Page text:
Rating: R
Runtime: 2hr.
Starring: Margot Robbie, Sebastian Stan, and Allison Janney

Sometimes the truth is stranger than fiction. For example, did you know that more people are bitten by New Yorkers than sharks? Crazy, right? Almost as crazy as a skater being attacked and hit in her leg with a crowbar to keep her from competing against her rival in Detroit, Michigan in 1994. Have you ever heard of the saying, “you have to laugh to keep yourself from crying”? I, Tonya is a prime example of both stranger than fiction and laughing to keep from crying. This film brings to question if this really happened or is it a tale of slight truth with a lot of myth and folklore legend. One thing is certain. Steve Rogers could not have written this seemingly Shakespearian tale any better.

I, Tonya is a mocumentary (not really, it just seems that way) about the life of Tonya Harding (Margot Robbie) and her rise among the ranks in U.S. Figure Skating during the 1990s. It brings to life Tonya’s turbulent relationships with her uncaring mother (Allison Janney) and her disparaging ex-husband (Sebastian Stan) and how it snowballed and led to what some consider as the most dramatic moment in figure skating history. The film paints a picture of two victims; Nancy Kerrigan suffering a leg injury that put her out of the competition and Tonya Harding suffering from a lifetime of physical and mental abuse from both her mother and her ex-husband.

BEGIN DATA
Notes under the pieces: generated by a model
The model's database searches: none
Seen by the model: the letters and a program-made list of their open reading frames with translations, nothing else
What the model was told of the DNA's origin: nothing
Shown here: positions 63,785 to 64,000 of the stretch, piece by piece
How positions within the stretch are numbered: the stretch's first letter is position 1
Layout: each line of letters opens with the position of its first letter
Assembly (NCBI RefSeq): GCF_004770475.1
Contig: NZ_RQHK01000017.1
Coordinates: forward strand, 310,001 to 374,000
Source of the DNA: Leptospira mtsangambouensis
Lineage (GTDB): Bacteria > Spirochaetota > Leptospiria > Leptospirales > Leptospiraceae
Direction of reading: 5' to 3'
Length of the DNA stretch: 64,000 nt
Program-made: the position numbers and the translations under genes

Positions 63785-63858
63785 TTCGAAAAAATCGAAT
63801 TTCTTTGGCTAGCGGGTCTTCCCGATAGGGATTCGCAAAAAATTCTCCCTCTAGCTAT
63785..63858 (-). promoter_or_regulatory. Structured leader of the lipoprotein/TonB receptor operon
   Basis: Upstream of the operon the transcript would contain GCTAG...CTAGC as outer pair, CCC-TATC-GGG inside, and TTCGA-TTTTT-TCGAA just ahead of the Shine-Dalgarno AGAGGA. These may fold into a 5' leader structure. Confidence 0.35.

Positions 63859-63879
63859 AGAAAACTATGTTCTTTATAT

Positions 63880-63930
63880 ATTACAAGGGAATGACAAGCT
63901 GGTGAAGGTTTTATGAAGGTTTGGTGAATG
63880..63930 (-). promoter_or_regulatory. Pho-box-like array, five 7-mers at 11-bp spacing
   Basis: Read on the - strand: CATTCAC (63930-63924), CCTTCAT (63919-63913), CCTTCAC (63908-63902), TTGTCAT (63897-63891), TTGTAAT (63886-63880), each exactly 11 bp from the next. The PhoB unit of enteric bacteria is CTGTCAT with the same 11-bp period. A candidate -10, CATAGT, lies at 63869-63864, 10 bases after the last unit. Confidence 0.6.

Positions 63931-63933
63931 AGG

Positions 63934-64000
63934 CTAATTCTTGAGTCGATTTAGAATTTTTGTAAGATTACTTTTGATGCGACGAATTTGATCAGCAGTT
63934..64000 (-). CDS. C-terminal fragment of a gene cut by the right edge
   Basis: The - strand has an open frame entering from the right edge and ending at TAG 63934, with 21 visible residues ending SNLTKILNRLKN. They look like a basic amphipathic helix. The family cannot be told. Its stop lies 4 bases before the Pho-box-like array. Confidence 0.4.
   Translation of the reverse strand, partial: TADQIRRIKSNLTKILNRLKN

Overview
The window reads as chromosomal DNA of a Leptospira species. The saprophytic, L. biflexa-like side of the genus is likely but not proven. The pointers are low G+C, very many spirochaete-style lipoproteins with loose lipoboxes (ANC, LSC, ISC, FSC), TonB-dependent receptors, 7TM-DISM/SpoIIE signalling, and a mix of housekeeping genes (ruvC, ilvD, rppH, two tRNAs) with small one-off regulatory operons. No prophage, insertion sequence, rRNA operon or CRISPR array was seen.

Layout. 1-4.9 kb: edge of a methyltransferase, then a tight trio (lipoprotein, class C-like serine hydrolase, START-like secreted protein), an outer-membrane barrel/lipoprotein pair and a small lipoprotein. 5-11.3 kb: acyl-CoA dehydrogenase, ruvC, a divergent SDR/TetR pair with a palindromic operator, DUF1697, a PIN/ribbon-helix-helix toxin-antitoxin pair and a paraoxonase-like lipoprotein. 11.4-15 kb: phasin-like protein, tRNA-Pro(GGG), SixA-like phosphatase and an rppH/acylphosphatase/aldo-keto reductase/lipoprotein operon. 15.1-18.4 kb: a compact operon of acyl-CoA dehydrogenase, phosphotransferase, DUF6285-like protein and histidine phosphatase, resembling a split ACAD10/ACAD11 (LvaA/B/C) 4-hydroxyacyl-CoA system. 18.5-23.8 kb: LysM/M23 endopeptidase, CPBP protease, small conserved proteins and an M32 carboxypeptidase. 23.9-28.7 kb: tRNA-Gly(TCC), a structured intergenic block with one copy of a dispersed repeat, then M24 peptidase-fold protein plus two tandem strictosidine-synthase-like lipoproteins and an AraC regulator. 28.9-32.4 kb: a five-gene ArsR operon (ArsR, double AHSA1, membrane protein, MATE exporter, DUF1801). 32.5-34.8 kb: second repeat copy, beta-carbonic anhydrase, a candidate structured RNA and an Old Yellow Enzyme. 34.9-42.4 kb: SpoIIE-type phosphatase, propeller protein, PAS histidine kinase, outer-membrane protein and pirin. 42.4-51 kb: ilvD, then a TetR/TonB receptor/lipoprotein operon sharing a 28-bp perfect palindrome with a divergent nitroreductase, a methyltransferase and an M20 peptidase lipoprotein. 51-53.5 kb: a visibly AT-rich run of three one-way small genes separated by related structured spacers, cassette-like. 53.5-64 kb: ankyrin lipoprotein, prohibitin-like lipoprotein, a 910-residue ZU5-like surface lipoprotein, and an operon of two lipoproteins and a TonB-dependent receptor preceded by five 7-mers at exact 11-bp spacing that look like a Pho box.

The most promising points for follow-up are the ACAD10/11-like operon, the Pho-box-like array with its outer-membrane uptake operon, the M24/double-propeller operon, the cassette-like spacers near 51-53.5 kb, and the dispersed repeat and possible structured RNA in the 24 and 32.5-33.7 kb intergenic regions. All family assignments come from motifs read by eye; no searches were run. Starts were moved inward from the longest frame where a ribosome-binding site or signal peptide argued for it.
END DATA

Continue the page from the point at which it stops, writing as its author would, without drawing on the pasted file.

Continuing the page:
The film is full of dynamic performances, but Allison Janney’s portrayal as the callous, mentally abusing, cigarette smoking mad at the world, pushy, abrasive LaVona Golden is incredible. Talking to the audience, first person, with a parrot on her shoulder is priceless. It sheds some light into Golden’s mind of obscurity and a sense of her emotionless persona. Janney and Robbie onscreen mother and daughter relationship is like an elegant dance. The choreography was perfect. At times, you become lost in the scenes and truly believe that they are mother and daughter surviving or languishing in a relationship of dysfunctionality like that of Joan and Christina Crawford in Mommy Dearest. From the mental anguish and neglect to the institution of “tough love” in order for her daughter to compete at a high level and accomplish things in life, Allison Janney’s performance is Oscar-worthy.

This is a sad story that everyone’s fate did not fair well. It consists of relationships fueled by passion, healthy or unhealthy, it did not matter. Writer Steven Rogers’ (Love the Coopers, Hope Floats and Step-Mom) perspective of Harding’s life is what makes this film truly unique and exceptional. Are you supposed to laugh or cry? And if you do laugh, should you feel guilty, because you are thinking to yourself that you are glad this is not your life? Can you empathize with Tonya Harding because of the life she led? Or is it so convoluted that you realize somewhere between this fact or fiction, lies the truth? You be the judge.